Sept. 16 (Bloomberg) -- Alex Brudny, a mechanical engineer at Solyndra LLC until two weeks ago, says he wondered why the Obama administration gave the California company $535 million in loan guarantees.
“To a majority of us, it looked like a political stunt,” Brudny, 59, said in a telephone interview. “The product was not as good as we counted on, and things were not really going well, and it was just a matter of time to me.”
The collapse of Solyndra, a solar-power manufacturer, has prompted inquiries by Congress, the FBI and watchdogs at the Energy and Treasury departments. For 1,100 workers such as Brudny, it also has meant the loss of a job when the company shut down on Aug. 31.
Brudny was among employees who arrived at the Fremont, California, company to hear the news that day, then stuck around for an address by Solyndra Chief Executive Officer Brian Harrison, who told them new financing hadn’t come through. The Energy Department had rejected Solyndra’s request for a restructuring of its U.S. loan deal a day earlier, according to a memo released Sept. 12 by Republicans on the House Energy and Commerce Committee.
“There was no notice,” said Brudny, who is looking for a new job. “The environment was full-blast, working as hard as we could all the way until the last minute.”
The Obama administration has said investments such as its bet on Solyndra are necessary to compete with the aid China is pouring into development of renewable-energy sources.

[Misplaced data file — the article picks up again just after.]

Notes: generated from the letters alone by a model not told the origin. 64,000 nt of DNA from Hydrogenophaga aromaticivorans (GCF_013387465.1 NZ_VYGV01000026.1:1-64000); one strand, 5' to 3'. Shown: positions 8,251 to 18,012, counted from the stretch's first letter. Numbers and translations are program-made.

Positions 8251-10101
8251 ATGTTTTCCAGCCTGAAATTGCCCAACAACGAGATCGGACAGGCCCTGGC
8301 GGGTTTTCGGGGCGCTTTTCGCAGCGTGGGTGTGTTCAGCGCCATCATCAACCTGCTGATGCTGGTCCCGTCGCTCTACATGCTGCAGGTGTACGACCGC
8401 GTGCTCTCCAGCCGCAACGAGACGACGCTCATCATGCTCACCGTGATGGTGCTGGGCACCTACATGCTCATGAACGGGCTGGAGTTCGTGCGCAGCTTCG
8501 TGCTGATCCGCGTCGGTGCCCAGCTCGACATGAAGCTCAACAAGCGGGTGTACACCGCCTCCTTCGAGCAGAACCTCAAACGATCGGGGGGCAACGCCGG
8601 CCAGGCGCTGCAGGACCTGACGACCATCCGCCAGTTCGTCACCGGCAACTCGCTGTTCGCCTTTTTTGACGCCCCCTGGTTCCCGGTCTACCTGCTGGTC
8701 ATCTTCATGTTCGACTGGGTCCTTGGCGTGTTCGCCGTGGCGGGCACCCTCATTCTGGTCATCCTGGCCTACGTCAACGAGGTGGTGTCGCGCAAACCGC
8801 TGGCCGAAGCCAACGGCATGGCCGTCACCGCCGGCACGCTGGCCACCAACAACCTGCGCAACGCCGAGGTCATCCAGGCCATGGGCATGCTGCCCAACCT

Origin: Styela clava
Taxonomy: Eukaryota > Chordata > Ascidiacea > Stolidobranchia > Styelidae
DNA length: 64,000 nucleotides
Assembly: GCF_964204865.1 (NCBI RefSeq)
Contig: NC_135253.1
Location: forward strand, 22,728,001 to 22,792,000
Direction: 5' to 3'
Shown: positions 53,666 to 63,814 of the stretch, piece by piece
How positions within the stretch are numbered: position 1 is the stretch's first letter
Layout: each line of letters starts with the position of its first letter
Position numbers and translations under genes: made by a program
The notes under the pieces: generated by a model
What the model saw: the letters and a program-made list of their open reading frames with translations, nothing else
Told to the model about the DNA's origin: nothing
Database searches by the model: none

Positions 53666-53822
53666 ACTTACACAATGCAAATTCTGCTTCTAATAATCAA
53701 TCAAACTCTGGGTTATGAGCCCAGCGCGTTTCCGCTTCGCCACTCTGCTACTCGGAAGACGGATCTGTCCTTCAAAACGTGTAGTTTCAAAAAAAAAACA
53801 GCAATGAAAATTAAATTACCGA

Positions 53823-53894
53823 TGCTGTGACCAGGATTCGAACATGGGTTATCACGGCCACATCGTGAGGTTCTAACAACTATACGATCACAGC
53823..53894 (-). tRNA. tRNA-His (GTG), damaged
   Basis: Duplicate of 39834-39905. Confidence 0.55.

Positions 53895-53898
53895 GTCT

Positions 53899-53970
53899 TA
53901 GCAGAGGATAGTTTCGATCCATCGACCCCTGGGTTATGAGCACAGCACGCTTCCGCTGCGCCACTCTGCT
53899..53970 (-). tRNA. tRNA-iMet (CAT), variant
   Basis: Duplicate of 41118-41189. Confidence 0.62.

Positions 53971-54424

“The question is whether we are willing to take on this challenge, or whether we will simply cede leadership in clean energy to other nations and watch as tens of thousands of jobs are created overseas,” Jonathan Silver, executive director of the Energy Department’s loan office, told the House panel on Sept. 14.
Sangita Patel arrived for work at Solyndra the day it announced it would file for bankruptcy protection to find reporters camped out on the front lawn. She didn’t share Brudny’s sense of foreboding.
“Total shock,” the manufacturing engineer said of her reaction when a colleague in the parking lot told her their employer had announced it was shutting down.
“The day before was a perfectly normal day,” Patel, who declined to give her age, said yesterday as she emerged from a workshop at a job fair in Union City, about 12 miles (19 kilometers) from Solyndra’s headquarters. “No sign or no rumors about anything.”
Boyd Charette, a 51-year-old San Francisco resident, fell between Brudny and Patel in his assessment of Solyndra, which he joined in 2008 and left in April.
“Solyndra was one of the most delightful companies I’ve ever worked for,” Charette said in a telephone interview, citing the enthusiasm and intelligence of co-workers and his conviction at the time that the company would succeed. “It was one of the highlights of my life professionally.”
Charette said he quit after hearing colleagues predict Solyndra wasn’t going to make it.
“They were telling me that the cost of the product was higher than what they would be able to sell it for, and they didn’t feel that would change anytime soon,” said Charette, who now works as a software engineer for Milpitas, California-based Soladigm Inc., a startup backed by General Electric Co. that makes glass that switches from clear to tinted on demand.